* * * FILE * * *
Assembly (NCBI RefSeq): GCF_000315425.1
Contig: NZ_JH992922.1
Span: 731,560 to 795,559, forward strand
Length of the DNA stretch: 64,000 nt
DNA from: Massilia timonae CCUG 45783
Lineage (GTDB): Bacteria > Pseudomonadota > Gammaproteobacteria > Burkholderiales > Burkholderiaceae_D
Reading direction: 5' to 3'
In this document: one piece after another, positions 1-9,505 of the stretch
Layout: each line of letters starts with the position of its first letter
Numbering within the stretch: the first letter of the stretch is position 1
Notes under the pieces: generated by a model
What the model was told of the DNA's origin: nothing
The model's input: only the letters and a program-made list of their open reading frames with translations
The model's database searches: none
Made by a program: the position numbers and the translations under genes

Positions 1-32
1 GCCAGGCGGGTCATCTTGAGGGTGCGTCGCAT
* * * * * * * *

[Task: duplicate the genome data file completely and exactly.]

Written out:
Assembly (NCBI RefSeq): GCF_000315425.1
Contig: NZ_JH992922.1
Span: 731,560 to 795,559, forward strand
Length of the DNA stretch: 64,000 nt
DNA from: Massilia timonae CCUG 45783
Lineage (GTDB): Bacteria > Pseudomonadota > Gammaproteobacteria > Burkholderiales > Burkholderiaceae_D
Reading direction: 5' to 3'
In this document: one piece after another, positions 1-9,505 of the stretch
Layout: each line of letters starts with the position of its first letter
Numbering within the stretch: the first letter of the stretch is position 1
Notes under the pieces: generated by a model
What the model was told of the DNA's origin: nothing
The model's input: only the letters and a program-made list of their open reading frames with translations
The model's database searches: none
Made by a program: the position numbers and the translations under genes

Positions 1-32
1 GCCAGGCGGGTCATCTTGAGGGTGCGTCGCAT